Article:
Make-Ahead Creole-Style Shrimp Etouffee is a “saucy two-step” recipe where the roux-based sauce is made up to 2 days in advance so that you can easily finish and deliver this decadent, delicious meal on a busy weeknight—like Mardi Gras!
In celebration of Mardi Gras this week, I made shrimp etouffee—a decadent, once-a-year treat. Roux-based sauces take time, though—particularly in the case of étouffée and gumbo, for which the roux is dark (and, for the latter, even darker). There’s just no getting around the 20–25 minutes of low-and-slow, constant whisking so that the butter and flour don’t burn, but do develop the rich, nutty flavor that’s critical to the etouffee flavor profile.
Given that, I realized that shrimp etouffee doesn’t exactly lend itself to busy weeknights, which is exactly when Mardi Gras falls.
I decided to make the sauce two nights before I planned to serve the meal, and Make-Ahead Creole-Style Shrimp Etouffee was born. I made the sauce on a lazy Sunday afternoon and finished the dish on Fat Tuesday.
What does “Creole-Style” mean?
I’m not going to delve too deeply into the differences between Cajun and Creole cuisine, which are often thought of as country cooking vs. city cooking, respectively. There are historic roots that explain why the two cuisines use the ingredients they do, but I’m not going to rehash it here. For the purposes of my version of this dish, the addition of canned, diced tomatoes places it firmly in the Creole column. Many sources also explain that Cajun cooks use oil, while Creole cooks use butter. Hot debates rage about these distinctions in discussion threads.
To be clear, I like BOTH cuisines—and, indeed, there is a lot of overlap between the two. This is the way I happen to like my etouffee, so “Creole-Style” it is.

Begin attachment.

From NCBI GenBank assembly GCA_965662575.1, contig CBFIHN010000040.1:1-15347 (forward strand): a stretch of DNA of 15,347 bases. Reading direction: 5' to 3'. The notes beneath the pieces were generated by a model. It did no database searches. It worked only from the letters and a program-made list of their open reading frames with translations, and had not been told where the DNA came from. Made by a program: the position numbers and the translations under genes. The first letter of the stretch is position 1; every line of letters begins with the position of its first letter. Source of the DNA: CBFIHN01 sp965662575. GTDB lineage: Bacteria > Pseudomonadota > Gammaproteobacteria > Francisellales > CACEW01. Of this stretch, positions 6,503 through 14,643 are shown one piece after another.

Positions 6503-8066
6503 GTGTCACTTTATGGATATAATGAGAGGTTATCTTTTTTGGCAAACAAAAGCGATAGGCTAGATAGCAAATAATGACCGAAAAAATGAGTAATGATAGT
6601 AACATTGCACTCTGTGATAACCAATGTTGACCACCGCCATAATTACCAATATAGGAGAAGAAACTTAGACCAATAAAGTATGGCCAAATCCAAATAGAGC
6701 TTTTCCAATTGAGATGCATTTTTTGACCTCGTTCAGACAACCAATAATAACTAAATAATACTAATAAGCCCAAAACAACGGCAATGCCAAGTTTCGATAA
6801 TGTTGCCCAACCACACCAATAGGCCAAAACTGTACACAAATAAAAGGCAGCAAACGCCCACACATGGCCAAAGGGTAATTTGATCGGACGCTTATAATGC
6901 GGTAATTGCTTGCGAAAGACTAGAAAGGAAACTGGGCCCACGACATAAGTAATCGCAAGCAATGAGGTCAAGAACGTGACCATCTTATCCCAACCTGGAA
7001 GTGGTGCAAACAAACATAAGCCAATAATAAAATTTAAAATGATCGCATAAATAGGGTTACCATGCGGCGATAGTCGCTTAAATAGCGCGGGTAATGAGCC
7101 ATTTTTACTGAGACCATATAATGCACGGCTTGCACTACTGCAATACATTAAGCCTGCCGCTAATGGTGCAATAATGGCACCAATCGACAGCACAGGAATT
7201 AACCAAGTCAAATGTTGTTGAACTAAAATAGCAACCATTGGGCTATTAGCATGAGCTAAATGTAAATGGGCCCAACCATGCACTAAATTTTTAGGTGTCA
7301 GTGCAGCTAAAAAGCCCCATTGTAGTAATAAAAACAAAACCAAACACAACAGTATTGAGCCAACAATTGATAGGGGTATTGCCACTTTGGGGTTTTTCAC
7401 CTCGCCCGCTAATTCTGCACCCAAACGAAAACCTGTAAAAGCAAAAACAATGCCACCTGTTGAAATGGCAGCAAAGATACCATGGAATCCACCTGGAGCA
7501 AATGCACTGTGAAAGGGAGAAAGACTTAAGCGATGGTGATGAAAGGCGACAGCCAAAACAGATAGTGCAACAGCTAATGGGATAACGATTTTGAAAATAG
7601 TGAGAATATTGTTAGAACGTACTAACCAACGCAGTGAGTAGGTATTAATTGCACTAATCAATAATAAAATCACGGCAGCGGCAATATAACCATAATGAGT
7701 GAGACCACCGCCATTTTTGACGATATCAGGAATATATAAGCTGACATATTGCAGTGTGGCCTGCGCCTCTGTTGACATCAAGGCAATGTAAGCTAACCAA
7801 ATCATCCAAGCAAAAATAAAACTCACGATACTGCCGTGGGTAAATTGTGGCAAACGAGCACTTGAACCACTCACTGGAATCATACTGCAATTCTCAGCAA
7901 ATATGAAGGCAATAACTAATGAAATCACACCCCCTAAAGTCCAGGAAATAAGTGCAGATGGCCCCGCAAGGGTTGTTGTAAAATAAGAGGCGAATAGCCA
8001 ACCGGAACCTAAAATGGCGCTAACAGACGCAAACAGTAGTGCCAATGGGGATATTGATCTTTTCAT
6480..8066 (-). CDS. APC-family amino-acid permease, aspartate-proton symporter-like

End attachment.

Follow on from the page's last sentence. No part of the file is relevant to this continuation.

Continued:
Make-Ahead Creole-Style Shrimp Etouffee: day 1
Shrimp etouffee (correctly written “étouffée”; pronounced “ā-too-FAY”) literally means “smothered shrimp”. We’re going to make “the smother” first and cook the shrimp after rewarming the sauce and right before serving.
The roux is, without a doubt, the rate-limiting step for delivering a good etouffee. We’re shooting for a light peanut butter color (the roux will continue to cook and develop after we add the vegetables and sauté them for a few minutes).
I have a fantastic heavy-bottomed, non-stick skillet that I use for this dish (I’ll include my affiliate Sur La Table link below the recipe). As you’ll see in the video below, this pan is SO nonstick that a silicone spatula is sufficient to completely scrape the bottom and sides of the pan (however, most pans will require using a whisk).
I melt the butter over medium-low heat, incorporate the flour, and whisk continuously until a caramel/peanut butter color and nutty aroma develop. Check it out:
This video shows the roux near the end of the process, with the light peanut butter color I shoot for just before adding the vegetables. The color and flavor will continue to develop as the veggies sauté. (Note that I’m scraping all along the bottom of the skillet and around the sides.)
The “holy trinity”
Onion, celery, and bell pepper are the Louisiana version of classic mirepoix (which includes carrot rather than bell pepper). I like to cut the vegetables (especially the celery) into fairly fine dice because we won’t sauté them for very long: they may otherwise come out crunchy in the final sauce. After the roux reaches its target color, I add in the trinity along with some garlic and sauté for about 5 minutes (watching carefully to be sure that the roux doesn’t go too far).
Spices and simmering the sauce